Wednesday, July 16, 2014

Cousin Silas' Dronescape series now 20 strong

Over the weekend, I was proud to release the twentieth Dronescape from Cousin Silas.

In the liner notes I waxed lyrical about what this longform drone reminded me of ...
This Dronescape reminds me of the first H.P. Lovecraft story that I read: "The Nameless City". I read it because it was the first story in an anthology that I had purchased for pennies for my Kindle. I remember vividly being hooked with the sense of mounting terror that Lovecraft conveys. My mind was brought back to this story when I heard this Dronescape and, in particular, a point where the terror had taken hold and the protagonist recalled the following: 
"I repeated queer extracts, and muttered of Afrasiab and the daemons that floated with him down the Oxus; later chanting over and over again a phrase from one of Lord Dunsany's tales - 'The unreverberate blackness of the abyss.'
The twentieth Dronescape is an excellent form of ambient impressionism, portraying, as it does so well, this quote from Dunsany - 'the unreverberate blackness of the abyss'. It is what came to mind when I listened to Silas' latest offering, for both the quote and the drone complement each other so completely.
For more go to ... or have a wee listen below:

Tuesday, July 15, 2014

Moby's Creative Mornings talk ... Creativity and the Freedom to Fail

Here's an interesting video from one of my fave musicians, Moby. In the video he speaks of moving to LA from NYC, creativity, inspiration, and the freedom to fail.



Saturday, July 12, 2014

Loving ... "Alterations" by Earlyguard

I've been a very vocal supporter of Earlyguard’s longform ambient soundscapes for some years now. I really like the way he can take an idea and run with it over an extended period of time.  "Alterations" is more of the same in this regard: an intriguing idea effectively executed in a longform capacity. However, there is something more to his sound on this recording that is most welcome, something more that takes Earlyguard’s longform soundscapes to the next level.

First off this isn't simply a drone. It is a soundscape that is, in parts, more in keeping with minimal or modern classical expression, such as Gorecki's Third, than solely Earlyguard's earlier drone work ... it is more complex ... more nuanced ... a soundscape that begins with a series of deep string-like chords that interplay with each other and a melodic glockenspiel-type sound to create something truly wonderful.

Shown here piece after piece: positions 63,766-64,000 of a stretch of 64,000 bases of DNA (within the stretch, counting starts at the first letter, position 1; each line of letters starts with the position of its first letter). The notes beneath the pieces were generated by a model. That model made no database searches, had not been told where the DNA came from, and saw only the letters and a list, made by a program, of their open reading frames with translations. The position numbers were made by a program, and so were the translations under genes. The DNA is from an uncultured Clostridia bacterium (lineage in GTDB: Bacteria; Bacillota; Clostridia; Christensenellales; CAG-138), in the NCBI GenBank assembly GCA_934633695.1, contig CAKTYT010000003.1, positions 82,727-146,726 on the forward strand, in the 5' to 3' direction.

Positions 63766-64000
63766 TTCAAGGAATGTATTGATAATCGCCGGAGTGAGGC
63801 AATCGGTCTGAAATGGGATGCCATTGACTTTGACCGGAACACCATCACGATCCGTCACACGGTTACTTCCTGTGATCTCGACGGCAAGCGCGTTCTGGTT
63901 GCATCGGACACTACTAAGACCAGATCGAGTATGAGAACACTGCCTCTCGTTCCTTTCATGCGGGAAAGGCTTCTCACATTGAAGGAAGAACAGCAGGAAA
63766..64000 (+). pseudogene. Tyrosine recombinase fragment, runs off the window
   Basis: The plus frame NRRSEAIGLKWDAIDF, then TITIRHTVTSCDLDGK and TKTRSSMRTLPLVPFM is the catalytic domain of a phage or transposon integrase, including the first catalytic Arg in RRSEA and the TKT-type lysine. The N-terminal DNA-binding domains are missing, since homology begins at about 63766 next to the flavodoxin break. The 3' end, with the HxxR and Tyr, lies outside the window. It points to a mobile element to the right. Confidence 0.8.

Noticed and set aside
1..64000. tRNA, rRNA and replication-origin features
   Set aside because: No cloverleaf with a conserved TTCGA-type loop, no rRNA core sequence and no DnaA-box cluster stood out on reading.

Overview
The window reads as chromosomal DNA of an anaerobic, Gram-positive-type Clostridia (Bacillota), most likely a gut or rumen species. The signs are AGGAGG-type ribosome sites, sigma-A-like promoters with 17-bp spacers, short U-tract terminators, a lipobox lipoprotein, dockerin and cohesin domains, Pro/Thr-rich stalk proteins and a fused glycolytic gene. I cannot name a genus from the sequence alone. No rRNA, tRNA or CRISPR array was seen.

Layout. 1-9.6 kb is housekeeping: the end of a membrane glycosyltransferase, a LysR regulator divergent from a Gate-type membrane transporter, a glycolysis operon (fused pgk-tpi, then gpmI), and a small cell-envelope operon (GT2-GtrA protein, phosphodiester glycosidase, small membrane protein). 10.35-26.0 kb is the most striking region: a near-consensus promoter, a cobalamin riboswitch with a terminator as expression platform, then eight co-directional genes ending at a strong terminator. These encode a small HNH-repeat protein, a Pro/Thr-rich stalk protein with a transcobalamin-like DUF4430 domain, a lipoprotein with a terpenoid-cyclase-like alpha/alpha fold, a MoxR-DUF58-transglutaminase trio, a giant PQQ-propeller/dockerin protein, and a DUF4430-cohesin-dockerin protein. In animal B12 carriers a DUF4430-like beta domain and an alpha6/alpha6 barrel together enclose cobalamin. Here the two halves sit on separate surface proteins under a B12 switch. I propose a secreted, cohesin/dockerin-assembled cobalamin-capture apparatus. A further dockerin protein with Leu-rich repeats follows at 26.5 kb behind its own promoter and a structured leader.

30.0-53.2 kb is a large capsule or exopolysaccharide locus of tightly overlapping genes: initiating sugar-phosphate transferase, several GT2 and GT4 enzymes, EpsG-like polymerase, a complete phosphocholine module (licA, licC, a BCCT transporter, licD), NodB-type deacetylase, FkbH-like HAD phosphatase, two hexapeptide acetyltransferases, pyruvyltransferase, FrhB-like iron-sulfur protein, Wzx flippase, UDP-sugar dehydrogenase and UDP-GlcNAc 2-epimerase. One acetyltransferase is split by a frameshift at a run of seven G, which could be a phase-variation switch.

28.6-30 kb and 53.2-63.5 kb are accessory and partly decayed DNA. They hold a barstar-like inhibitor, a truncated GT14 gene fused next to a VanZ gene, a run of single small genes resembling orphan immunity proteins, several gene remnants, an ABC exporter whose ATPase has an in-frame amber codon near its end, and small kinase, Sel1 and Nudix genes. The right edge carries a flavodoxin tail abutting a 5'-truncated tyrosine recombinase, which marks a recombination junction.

There is a cinematic ebb and flow that is intoxicating. "Alterations" has the air of the soundtrack to a dark, offbeat, Noir-ish film. This air continues throughout the piece.

The track does evolve as it progresses, however ...

At the 15min mark, for example, the strings change to a more harmonic synth sound, a very eery synth that interplays with raindrop-like bells.

Whereas at the 30min mark, the soundscape broadens out with a drone that feels very wind-like, blowing the bells about like wind chimes.

It does return the more film-noirish sound near the end of the track, bring resolution to the piece.

All these elements combine to create some tremendous sonic impressionism. "Alterations" by Earlyguard is a fantastic longform soundscape which is more in keeping with a soundtrack than a longform drone. He has certainly upped the bar for the other longformers out there ... and made what could possibly be his best recording yet.

Have a listen below and, if you like what you hear, please support Earlyguard by buying his music.


Friday, July 11, 2014

Seven questions with … musician Simon Allum aka Ancient Colours

As part of my focus on the label Preserved Sound, I'm pleased to feature an interview with Simon Allum aka Ancient Colours ... an artist whose work I really am looking forward to checking out.


1) Who are you and what do you do?
Simon Allum aka Ancient Colours

2) What are you working on at the moment?
I’m currently working on the second Ancient Colours album for Preserved Sound. Recording will begin on Orkney in July, which I’m very excited about. Hopefully it’ll be ready for an autumn release. Working titles include Pixie of Metro-Land & Owlswick on my mind.

3) Who inspires you? 
- Name an artist who has inspired you.
The answer to this could run to several pages and I still wouldn’t be happy with it so I’ve tried to whittle it down to a vital list. You may or may not be able to detect these influences in Ancient Colours records, but these people, in particular, have inspired me to create music:

  • Felt, 
  • John Cowper Powys, 
  • Nick Drake, 
  • Eric Ravilious, 
  • Bert Jansch, 
  • Aubrey Burl, 
  • The Telescopes, 
  • Kate Bush, 
  • Neil M Gunn, 
  • Echo & The Bunnymen, 
  • British Sea Power, 
  • WH Auden, 
  • Led Zeppelin, 
  • Arto Paasilinna, 
  • The Jesus Lizard, 
  • Paul Klee, 
  • The House of Love, 
  • Aphex Twin, 
  • James Blackshaw, 
  • Derek Jarman, 
  • Black Sabbath, and 
  • John Ormond.

In terms of guitarists, my favourites are Maurice Deebank, Bert Jansch & Jimmy Page.

- Name a place that has inspired you.